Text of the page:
Tradition is often based on the text a particular musician was working from at a particular time, so that’s one area where I like to maintain a healthy suspicion of traditions. Bruckner is a case in point: if you listen to a Celibidache recording and follow along with a modern edition of the score, some of the tempo choices seem inexplicable. But if you seek out the exact editions in circulation at the time, you find that they were missing numerous crucial markings: Bruckner’s symphonies are like a puzzle which only works if every piece is aligned correctly, and these guys were trying to solve that puzzle whilst missing some basic vital information. People say Bruckner is so open to interpretation, but I disagree - you actually have more interpretative freedom in Mahler, even though he bombards you with instructions! In Bruckner if you want the musical text to speak properly in the context of the other movements, there’s generally only wiggle-room of five to ten tempo-markings, so it’s easy to see why Celibidache came up with the tempi he did in order to make everything work as a whole. That’s why it’s important to become as familiar with all of the source-material as you can, so that you understand why other people did what they did in order to solve certain issues.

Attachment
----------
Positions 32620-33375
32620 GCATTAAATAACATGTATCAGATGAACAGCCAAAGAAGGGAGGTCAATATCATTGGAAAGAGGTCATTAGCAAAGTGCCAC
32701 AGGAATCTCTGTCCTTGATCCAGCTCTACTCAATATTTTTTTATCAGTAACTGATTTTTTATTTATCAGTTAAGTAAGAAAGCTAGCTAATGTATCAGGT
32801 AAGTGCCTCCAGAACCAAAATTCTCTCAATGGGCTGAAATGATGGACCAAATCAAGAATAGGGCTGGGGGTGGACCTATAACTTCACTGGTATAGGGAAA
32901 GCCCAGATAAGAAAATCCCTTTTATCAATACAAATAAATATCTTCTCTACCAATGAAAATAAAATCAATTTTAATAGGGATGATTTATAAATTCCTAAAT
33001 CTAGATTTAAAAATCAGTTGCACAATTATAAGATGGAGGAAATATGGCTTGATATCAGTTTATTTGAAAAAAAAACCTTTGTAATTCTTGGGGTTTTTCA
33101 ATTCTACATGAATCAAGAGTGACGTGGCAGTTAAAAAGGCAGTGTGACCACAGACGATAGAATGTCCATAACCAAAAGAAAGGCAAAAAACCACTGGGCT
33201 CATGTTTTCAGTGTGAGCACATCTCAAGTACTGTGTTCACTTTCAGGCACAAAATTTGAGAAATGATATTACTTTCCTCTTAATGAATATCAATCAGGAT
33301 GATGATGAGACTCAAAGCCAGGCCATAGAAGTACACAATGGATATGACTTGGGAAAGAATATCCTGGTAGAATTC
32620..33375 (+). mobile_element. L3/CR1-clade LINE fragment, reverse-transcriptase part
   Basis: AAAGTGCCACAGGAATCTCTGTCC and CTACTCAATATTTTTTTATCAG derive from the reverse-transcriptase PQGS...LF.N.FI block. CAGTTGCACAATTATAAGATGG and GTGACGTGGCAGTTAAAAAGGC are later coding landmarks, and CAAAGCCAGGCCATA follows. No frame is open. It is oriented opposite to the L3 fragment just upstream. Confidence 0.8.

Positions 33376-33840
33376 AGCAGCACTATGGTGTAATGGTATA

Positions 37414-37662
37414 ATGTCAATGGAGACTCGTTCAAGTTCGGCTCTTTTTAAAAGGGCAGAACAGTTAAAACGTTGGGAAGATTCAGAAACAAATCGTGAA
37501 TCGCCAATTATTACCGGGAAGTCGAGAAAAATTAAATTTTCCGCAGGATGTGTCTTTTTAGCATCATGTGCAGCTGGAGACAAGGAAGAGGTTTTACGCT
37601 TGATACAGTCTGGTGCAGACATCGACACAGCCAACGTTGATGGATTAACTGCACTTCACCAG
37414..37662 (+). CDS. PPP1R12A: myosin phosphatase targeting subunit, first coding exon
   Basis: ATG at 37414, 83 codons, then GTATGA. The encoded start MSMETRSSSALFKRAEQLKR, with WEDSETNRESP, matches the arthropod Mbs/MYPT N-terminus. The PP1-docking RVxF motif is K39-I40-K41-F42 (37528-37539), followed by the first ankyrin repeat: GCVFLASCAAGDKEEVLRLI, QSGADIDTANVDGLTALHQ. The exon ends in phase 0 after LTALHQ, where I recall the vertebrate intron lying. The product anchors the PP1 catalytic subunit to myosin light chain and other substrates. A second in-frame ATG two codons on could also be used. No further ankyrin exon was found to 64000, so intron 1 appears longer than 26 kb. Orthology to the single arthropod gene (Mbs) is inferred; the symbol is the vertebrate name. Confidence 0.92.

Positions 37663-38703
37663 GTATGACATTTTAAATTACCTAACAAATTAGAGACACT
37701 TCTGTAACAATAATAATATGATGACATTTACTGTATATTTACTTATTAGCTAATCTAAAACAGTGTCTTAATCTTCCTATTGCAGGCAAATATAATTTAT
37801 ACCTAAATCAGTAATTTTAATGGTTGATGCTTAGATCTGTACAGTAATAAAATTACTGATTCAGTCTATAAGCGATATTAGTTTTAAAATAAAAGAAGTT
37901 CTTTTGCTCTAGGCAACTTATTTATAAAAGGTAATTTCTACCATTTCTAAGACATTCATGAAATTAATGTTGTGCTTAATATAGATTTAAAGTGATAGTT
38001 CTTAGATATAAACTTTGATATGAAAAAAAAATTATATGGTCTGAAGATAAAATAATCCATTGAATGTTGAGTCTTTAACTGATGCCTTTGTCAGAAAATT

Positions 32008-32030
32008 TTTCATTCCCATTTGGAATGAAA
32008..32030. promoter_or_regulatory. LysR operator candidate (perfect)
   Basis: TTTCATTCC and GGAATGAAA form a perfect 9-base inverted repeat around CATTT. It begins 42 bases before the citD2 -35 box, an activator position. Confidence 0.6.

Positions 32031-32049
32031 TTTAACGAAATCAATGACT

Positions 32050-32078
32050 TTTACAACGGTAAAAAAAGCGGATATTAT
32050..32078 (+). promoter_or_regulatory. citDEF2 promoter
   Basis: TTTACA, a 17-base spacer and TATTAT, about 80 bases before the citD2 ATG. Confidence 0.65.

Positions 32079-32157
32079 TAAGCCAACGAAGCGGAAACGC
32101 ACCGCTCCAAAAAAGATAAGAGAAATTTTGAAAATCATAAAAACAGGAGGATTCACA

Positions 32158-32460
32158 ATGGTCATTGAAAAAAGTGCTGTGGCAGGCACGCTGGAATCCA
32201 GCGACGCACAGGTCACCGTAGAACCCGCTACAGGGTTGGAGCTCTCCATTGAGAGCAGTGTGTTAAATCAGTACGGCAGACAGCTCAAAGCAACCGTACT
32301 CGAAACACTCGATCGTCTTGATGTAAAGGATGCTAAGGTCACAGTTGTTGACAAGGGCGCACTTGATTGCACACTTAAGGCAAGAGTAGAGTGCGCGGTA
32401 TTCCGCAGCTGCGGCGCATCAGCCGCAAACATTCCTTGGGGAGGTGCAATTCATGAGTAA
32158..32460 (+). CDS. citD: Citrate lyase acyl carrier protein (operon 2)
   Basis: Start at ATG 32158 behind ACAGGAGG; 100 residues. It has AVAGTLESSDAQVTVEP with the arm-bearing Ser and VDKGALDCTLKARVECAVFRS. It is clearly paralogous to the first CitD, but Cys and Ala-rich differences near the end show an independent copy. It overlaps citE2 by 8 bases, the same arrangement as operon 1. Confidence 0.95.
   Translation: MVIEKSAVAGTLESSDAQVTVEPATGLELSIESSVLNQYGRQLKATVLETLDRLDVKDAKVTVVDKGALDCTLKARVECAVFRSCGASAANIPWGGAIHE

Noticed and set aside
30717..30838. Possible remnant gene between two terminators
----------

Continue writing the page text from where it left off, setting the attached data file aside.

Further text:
How do you prefer to programme the symphonies in concert - individually, or as a cycle?
When I proposed doing the Malmö Beethoven cycle in two weeks rather than over a whole season they were really shocked at the idea, but being a competitive person (in the sense of being competitive with myself) I now want to conduct the lot in one day! I’d need two orchestras, and in fact I’m doing a Schubert cycle in Spain like this next season: all the symphonies over two concerts, with the orchestra split so they get some respite. And I’d love to do The Ring in a day-and-a-half – I think a lot of people would like to hear it like that, but I’m not sure how many orchestras would want to play it!
But when I’m working on any of these symphonies individually I’m still thinking of all the others: I want my Seventh to have a lot more meat on it, yes, but then I have to think about what I’m going to do when I get to the Eighth. That’s why I was keen to record a cycle, because I want everyone to think about how these symphonies progress - not only in terms of the size of the orchestra but also the intensity, phrasing and structure, and that whole process of evolution that culminates with the Ninth.
I’m always thinking in the context of other composers, too. Take the last movement of the Ninth, and its reference to ‘Contessa, perdona’ from the end of Nozze di Figaro: why does that happen? It’s very simple – both centre on the idea of redemption. There’s also a strange passage in the Ninth which is scored for low strings, clarinets and trombones, just as Schiller’s text references ‘the old ways’, and for me that’s Beethoven referencing the older composers like Monteverdi. I wanted that moment to sound like a baroque ensemble’s suddenly stepped up on stage. And you see Beethoven’s influence on later composers everywhere too: I was doing an online lesson on Mahler’s Fifth recently with conducting students from the Royal Academy of Music, and I asked if anybody had recognised the other Fifth Symphony in the room…That opening rhythmic motif is straight out of Beethoven’s Fifth!